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Introduction: Chickpea flour is known to offer many benefits to diabetic persons, especially in maintaining their blood sugar levels in the acceptable range. Under this project we have studied the chemical composition and antioxidant capacity of white flour (WF), whole wheat flour (WWF) and chickpea flour (BF), in addition to the effect of replacement of WF and WWF with BF on the rheological characteristics of these flour blends, with the ultimate objective of producing acceptable quality flat as well as pan-bread for the diabetic consumers. Methods: WF and WWF were replaced with BF ranging from 0 to 40%, to investigate its effect on the rheological properties and functionality of blended flour dough using farinograph, viscoamylograph, mixograph and falling number apparatus as per the AACC standard methods. Texture Profile Analysis (TPA) was carried on the WF, WWF, and their blends with BF using Stable Micro System Texture Analyzer. Effect of certain additives, such as freeze-dried amla fruit powder (Phyllanthus emblica L.), guar gum, and xanthan gum on the dough rheological properties were also studied. Results: Freeze-dried amla fruit powder was found to be very rich in ascorbic acid and other phenolics having higher antioxidant activity. A decreased farinograph water absorption, increased dough development time, higher mixing tolerance index (i.e., weakening of dough), decreased resistance to extension, lower ratio numbers were obtained when the replacement with BF was increased from 0 to 40%. The BF gave lower peak viscosity, lower paste breakdown, and lower setback values when compared with WF. The falling number values were significantly lower in WWF (meaning higher α-amylase activity) than both the WF and BF. Texture Profile Analysis (TPA) carried on the WF, WWF, and their blends with BF showed significant variations in hardness and compressibility values, dough becoming less hard and less compressible when the replacement of WF and WWF with BF was increased from 0 to 40%. Conclusions: To overcome the deleterious effects of adding BF to WF and WWF on the rheological properties will be an interesting challenge when good quality pan bread and Arabic flatbread have to be commercially produced in a bakery. Use of freeze-dried amla fruit powder, guar gum, and xanthan gum did show some promise to improve the mixing characteristics of WF, WWF, and their blends with BF, and these additives are expected to be useful in producing an acceptable quality flat as well as pan-bread on a commercial scale.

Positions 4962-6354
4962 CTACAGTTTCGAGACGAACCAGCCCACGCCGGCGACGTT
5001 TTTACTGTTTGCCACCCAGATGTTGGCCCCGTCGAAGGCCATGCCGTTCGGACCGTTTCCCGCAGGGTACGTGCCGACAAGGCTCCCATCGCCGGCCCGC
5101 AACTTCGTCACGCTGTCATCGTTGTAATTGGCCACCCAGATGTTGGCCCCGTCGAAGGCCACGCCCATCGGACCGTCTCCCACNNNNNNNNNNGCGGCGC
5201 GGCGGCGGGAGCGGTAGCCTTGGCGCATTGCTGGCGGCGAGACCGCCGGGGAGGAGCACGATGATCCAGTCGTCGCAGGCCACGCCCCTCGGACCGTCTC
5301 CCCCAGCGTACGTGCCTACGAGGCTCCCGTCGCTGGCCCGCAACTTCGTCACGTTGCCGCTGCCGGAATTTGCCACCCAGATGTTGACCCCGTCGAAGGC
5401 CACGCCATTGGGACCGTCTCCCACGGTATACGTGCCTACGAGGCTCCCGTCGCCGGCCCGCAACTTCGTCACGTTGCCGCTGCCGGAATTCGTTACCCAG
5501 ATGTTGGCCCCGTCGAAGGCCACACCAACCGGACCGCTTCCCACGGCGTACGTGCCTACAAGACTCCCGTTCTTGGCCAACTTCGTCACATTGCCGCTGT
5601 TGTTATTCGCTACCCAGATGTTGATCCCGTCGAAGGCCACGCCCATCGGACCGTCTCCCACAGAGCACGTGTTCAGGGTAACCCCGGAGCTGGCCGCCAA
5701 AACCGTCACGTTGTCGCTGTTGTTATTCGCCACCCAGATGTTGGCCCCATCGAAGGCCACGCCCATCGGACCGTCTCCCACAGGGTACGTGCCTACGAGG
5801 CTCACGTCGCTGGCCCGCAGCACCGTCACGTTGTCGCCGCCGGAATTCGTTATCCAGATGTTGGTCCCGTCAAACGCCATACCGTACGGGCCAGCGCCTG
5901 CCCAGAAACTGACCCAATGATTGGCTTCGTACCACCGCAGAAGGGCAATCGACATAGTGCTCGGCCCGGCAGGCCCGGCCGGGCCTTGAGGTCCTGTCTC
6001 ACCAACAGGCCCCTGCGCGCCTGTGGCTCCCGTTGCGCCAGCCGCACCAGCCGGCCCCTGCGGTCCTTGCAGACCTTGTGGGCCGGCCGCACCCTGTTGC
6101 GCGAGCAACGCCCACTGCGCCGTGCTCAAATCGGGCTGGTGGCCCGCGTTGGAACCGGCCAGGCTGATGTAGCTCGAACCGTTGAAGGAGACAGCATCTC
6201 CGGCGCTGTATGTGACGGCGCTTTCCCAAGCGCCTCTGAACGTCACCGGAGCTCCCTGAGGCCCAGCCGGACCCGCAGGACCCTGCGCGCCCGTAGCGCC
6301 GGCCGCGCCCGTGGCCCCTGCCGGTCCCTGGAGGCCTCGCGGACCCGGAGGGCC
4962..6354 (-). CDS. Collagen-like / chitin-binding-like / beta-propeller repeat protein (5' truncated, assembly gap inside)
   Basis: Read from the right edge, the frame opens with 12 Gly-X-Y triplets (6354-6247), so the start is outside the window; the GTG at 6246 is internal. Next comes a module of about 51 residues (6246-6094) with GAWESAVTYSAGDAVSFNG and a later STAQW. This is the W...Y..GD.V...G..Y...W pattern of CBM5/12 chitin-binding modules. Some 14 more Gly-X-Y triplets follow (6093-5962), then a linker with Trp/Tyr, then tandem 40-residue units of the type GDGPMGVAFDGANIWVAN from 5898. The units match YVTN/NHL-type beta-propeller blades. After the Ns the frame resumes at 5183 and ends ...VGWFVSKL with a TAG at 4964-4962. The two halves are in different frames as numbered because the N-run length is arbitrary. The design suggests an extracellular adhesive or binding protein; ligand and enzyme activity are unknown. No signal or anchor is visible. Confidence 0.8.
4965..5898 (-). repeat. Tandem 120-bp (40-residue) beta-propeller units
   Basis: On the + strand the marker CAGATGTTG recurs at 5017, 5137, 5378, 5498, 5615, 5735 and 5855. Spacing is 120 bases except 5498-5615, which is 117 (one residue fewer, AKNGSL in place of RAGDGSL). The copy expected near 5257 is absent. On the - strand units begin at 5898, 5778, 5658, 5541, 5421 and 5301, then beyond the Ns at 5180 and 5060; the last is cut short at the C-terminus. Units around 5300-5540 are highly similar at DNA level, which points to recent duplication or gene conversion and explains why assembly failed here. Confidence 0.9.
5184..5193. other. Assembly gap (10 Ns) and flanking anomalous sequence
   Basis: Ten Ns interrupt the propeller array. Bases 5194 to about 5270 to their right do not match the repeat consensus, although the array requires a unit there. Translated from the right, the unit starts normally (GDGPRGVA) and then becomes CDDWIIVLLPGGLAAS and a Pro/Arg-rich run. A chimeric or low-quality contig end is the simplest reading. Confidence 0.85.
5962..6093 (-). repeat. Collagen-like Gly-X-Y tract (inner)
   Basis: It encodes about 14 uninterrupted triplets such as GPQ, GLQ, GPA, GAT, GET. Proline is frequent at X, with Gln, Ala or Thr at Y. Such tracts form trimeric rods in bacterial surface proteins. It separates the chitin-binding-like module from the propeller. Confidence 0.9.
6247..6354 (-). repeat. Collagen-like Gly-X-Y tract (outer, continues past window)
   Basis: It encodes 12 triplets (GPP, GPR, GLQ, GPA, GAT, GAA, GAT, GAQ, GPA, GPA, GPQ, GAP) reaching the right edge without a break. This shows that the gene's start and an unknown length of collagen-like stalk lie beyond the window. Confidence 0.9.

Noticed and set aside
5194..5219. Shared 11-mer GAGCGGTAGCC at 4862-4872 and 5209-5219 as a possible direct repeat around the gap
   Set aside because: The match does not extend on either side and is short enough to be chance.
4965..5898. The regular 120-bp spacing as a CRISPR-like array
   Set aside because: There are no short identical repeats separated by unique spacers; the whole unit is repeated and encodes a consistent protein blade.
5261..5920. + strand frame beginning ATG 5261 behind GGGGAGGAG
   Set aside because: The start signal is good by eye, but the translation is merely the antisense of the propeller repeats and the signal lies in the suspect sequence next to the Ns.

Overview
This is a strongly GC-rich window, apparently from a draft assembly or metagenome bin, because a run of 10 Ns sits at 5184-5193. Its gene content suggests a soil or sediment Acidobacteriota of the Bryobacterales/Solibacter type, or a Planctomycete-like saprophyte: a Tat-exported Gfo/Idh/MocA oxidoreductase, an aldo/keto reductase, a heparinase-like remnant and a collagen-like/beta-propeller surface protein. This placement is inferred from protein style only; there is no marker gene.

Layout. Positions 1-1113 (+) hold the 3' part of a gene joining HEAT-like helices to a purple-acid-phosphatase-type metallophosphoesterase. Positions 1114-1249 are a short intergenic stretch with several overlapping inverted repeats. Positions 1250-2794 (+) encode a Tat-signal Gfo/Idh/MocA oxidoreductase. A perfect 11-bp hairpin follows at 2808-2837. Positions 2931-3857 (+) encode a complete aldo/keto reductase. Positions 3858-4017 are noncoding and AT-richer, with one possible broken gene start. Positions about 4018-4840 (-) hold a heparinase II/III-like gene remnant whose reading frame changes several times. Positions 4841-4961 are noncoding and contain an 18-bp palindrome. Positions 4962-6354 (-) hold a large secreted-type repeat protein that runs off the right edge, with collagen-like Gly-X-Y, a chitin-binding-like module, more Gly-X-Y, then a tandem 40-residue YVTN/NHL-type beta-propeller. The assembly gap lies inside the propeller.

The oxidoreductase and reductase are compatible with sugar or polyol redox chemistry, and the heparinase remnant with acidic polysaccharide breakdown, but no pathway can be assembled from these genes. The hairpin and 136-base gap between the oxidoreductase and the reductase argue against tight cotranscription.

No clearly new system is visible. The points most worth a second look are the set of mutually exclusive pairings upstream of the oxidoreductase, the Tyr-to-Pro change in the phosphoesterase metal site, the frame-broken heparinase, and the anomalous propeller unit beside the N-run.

Keywords: wheat flour, chickpea flour, amla fruit, rheology